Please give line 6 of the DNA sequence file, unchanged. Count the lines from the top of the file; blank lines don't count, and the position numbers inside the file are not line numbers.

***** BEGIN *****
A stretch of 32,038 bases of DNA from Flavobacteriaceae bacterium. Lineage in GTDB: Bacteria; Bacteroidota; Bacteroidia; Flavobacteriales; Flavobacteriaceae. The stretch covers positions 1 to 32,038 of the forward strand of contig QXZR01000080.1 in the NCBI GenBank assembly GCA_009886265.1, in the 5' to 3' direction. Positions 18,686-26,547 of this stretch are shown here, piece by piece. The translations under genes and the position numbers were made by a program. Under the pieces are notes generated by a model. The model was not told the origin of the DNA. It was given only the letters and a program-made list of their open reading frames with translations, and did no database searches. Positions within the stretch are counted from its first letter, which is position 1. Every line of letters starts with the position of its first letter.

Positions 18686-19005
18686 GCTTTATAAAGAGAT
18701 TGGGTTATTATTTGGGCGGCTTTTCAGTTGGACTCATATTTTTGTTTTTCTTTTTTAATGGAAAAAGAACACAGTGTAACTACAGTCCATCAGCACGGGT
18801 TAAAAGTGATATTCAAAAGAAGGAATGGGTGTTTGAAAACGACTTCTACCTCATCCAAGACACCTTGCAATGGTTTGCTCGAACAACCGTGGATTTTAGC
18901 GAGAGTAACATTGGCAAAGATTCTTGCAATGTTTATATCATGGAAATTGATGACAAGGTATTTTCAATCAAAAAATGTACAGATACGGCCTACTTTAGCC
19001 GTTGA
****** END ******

18901 GAGAGTAACATTGGCAAAGATTCTTGCAATGTTTATATCATGGAAATTGATGACAAGGTATTTTCAATCAAAAAATGTACAGATACGGCCTACTTTAGCC